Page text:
If worldly love is a body without a soul, religious love practiced that way is a soul without a body. The human being is not an angel, that is, a pure spirit; he is soul and body substantially united: everything he does, including loving, must reflect this structure. If the component linked to affectivity and the heart is systematically denied or repressed, the result will be double: either one goes on in a tired way, out of a sense of duty, to defend one’s image, or more or less licit compensations are sought, to the point of the very painful cases that are afflicting the Church. It cannot be ignored that at the root of many moral deviations of consecrated souls there is a distorted and contorted conception of love.
We have therefore a double motive and a double urgency to rediscover love in its original unity. True and integral love is a pearl enclosed within two valves, which are eros and agape. These two dimensions of love cannot be separated without destroying it, as hydrogen and oxygen cannot be separated without depriving oneself of water.
2. The Thesis of Incompatibility Between the Two Loves
The most important reconciliation between the two dimensions of love is the practice that happens in the life of persons, but precisely for it to be rendered possible it is necessary to begin by reconciling eros and agape also theoretically, in the doctrine. This will enable us among other things to know finally what is intended with these two terms that are so often used and misunderstood.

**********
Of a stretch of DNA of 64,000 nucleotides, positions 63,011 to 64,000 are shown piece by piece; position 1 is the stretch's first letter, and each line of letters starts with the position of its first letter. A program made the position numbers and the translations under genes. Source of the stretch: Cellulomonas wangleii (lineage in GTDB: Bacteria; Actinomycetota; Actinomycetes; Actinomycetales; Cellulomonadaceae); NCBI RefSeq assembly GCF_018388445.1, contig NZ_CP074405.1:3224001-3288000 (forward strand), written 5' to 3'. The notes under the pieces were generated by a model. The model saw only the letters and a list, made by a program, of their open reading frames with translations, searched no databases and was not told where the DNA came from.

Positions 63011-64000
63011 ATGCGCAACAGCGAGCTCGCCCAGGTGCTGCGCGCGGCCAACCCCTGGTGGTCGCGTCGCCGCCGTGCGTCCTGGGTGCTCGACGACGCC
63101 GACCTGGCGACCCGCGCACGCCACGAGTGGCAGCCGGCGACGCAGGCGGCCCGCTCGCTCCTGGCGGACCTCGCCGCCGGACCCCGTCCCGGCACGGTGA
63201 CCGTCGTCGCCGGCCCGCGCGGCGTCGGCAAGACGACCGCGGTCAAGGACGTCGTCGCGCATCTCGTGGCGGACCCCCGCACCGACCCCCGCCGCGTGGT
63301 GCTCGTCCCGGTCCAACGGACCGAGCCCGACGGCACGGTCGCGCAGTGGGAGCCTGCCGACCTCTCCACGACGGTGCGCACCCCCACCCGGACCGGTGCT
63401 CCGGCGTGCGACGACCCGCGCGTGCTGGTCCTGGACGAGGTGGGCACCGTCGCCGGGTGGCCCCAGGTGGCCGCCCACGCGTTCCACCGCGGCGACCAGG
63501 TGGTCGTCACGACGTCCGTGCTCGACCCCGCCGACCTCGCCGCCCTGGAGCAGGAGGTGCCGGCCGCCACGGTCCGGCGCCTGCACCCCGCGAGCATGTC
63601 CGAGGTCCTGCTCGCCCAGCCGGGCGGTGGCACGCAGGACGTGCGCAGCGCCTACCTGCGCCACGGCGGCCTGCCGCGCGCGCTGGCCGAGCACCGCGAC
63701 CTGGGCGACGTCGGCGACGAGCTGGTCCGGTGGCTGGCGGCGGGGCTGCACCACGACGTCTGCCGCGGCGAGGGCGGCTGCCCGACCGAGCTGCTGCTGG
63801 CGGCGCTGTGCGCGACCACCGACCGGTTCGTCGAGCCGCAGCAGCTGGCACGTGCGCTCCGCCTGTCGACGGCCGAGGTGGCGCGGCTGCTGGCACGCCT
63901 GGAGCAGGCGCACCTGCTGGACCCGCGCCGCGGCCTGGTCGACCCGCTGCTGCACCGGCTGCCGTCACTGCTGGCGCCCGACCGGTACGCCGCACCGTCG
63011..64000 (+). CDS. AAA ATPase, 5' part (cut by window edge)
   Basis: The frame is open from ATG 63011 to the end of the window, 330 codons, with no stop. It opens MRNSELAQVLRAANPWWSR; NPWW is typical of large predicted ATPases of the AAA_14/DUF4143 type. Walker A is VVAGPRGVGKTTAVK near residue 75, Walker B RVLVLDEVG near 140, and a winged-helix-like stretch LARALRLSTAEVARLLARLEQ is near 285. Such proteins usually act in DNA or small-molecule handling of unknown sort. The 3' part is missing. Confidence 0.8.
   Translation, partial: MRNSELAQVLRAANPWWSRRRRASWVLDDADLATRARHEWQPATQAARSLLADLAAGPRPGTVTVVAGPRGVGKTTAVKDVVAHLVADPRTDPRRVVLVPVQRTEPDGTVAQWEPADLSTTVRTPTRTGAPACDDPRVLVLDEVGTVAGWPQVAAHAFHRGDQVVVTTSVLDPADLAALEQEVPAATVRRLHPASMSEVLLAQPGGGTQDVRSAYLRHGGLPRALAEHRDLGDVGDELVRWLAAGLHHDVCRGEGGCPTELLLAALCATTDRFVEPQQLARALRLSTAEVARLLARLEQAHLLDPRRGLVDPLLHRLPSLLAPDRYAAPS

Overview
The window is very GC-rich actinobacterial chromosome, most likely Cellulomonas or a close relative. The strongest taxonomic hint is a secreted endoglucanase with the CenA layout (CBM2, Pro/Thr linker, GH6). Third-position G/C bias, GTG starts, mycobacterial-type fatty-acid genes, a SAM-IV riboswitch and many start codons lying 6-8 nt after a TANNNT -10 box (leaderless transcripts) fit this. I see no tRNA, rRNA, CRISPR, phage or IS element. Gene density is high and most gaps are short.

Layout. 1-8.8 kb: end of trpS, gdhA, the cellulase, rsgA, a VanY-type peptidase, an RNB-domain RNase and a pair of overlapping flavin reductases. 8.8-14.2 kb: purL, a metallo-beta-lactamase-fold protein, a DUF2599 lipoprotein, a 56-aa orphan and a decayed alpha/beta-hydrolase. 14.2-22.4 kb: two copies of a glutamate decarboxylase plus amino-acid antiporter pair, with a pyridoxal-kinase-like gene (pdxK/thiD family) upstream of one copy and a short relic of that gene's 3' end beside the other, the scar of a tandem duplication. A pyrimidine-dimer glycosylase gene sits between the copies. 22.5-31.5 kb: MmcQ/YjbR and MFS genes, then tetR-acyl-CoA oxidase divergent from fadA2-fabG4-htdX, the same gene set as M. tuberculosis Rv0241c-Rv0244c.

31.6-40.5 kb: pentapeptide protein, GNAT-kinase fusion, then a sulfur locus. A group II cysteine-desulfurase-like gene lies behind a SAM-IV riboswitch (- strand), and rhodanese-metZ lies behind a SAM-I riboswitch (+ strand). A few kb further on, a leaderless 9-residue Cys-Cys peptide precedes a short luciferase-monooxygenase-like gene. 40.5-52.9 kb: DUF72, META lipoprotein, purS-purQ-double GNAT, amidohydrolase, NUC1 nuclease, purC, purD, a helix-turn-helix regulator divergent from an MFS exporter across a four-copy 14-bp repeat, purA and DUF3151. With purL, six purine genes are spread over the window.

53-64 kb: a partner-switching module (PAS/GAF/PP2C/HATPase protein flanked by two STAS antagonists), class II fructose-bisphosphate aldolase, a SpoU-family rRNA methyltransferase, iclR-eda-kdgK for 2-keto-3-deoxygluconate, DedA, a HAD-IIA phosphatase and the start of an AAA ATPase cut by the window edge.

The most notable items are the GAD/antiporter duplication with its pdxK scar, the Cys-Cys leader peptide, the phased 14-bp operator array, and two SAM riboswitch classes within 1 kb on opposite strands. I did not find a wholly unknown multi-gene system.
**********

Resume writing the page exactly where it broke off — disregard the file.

The importance of the question stems from the fact that a work exists which has made popular in the whole Christian world the opposite thesis of the irreconcilability of the two ways of love. It is the book of the Swedish Lutheran theologian Anders Nygren, entitled “Eros and Agape.”  We can summarize his thought in these terms. Eros and agape designate two opposite movements: the first indicates the ascent of man to God and to the divine as to one’s good and one’s origin; the other, agape, indicates God’s descent to man with the Incarnation and the Cross of Christ, and hence the salvation offered to man without merit and without a response on his part, which is not faith alone. The New Testament has made a precise choice, using the term agape to express love and systematically rejecting the term eros.
St. Paul is the one who with the greatest purity formulated this doctrine of love. After him, always according to Nygren’s thesis, such radical antithesis was lost almost immediately to give way to attempts of synthesis. No sooner Christianity entered into cultural contact with the Greek world and the Platonic view, already with Origen, there was a re-evaluation of eros, as ascensional movement of the soul toward the good, as universal attraction exercised by beauty and the divine. In this line, Pseudo Dionysius the Areopagite would write that “God is eros,”  substituting this term for that of agape in the famous phrase of John (1 John 4:10)